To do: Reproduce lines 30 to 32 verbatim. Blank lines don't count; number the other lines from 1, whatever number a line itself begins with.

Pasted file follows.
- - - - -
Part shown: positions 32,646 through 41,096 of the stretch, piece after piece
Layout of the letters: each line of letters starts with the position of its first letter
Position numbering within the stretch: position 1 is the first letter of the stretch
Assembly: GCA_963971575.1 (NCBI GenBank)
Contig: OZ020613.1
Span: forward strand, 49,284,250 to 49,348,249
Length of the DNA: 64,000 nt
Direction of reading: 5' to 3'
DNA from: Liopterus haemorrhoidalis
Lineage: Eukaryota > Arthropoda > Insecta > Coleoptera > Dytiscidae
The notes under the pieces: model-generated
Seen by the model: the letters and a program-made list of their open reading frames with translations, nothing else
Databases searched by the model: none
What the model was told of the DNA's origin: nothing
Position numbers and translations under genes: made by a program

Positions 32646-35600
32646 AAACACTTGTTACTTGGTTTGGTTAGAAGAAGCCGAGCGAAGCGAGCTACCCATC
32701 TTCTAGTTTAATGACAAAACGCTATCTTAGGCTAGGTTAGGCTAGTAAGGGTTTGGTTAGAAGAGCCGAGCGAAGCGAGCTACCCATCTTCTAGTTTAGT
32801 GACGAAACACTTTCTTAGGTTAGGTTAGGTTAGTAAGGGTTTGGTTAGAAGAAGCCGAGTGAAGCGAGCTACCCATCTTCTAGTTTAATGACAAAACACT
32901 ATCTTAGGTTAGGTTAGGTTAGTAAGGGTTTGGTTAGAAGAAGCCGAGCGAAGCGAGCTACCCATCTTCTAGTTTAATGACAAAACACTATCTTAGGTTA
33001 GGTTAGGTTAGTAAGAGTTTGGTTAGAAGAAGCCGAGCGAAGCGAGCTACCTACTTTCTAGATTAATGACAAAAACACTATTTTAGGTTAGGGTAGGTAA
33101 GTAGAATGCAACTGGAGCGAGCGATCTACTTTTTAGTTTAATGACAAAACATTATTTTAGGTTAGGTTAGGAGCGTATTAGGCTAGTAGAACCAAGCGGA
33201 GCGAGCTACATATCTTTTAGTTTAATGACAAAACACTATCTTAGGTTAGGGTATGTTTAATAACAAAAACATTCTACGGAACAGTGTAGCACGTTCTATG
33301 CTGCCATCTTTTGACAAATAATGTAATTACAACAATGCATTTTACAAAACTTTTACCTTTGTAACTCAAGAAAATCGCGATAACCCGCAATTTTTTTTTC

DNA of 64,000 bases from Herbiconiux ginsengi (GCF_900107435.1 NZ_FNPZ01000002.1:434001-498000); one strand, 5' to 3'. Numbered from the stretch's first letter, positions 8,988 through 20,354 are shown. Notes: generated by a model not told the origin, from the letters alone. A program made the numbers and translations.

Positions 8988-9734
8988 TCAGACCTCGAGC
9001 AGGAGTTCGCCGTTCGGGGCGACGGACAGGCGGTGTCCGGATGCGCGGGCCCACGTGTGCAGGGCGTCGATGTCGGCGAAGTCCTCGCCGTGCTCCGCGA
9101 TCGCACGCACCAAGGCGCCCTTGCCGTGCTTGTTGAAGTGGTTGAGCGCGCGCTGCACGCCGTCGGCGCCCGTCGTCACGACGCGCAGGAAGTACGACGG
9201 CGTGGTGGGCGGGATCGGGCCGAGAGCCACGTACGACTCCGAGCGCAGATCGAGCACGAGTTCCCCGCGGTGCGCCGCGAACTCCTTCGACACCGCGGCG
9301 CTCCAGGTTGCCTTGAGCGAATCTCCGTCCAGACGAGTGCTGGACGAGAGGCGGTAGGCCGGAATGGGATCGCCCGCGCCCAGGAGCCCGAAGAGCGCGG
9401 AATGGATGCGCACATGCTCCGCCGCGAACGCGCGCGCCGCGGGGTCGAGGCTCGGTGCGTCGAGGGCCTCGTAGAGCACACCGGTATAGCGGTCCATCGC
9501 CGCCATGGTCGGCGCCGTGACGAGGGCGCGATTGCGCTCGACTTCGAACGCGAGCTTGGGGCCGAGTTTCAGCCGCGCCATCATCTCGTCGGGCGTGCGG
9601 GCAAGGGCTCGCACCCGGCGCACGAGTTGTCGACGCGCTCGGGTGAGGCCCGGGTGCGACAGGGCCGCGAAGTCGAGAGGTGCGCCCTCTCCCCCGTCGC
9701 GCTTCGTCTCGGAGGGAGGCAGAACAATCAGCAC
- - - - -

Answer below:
9201 CGTGGTGGGCGGGATCGGGCCGAGAGCCACGTACGACTCCGAGCGCAGATCGAGCACGAGTTCCCCGCGGTGCGCCGCGAACTCCTTCGACACCGCGGCG
9301 CTCCAGGTTGCCTTGAGCGAATCTCCGTCCAGACGAGTGCTGGACGAGAGGCGGTAGGCCGGAATGGGATCGCCCGCGCCCAGGAGCCCGAAGAGCGCGG
9401 AATGGATGCGCACATGCTCCGCCGCGAACGCGCGCGCCGCGGGGTCGAGGCTCGGTGCGTCGAGGGCCTCGTAGAGCACACCGGTATAGCGGTCCATCGC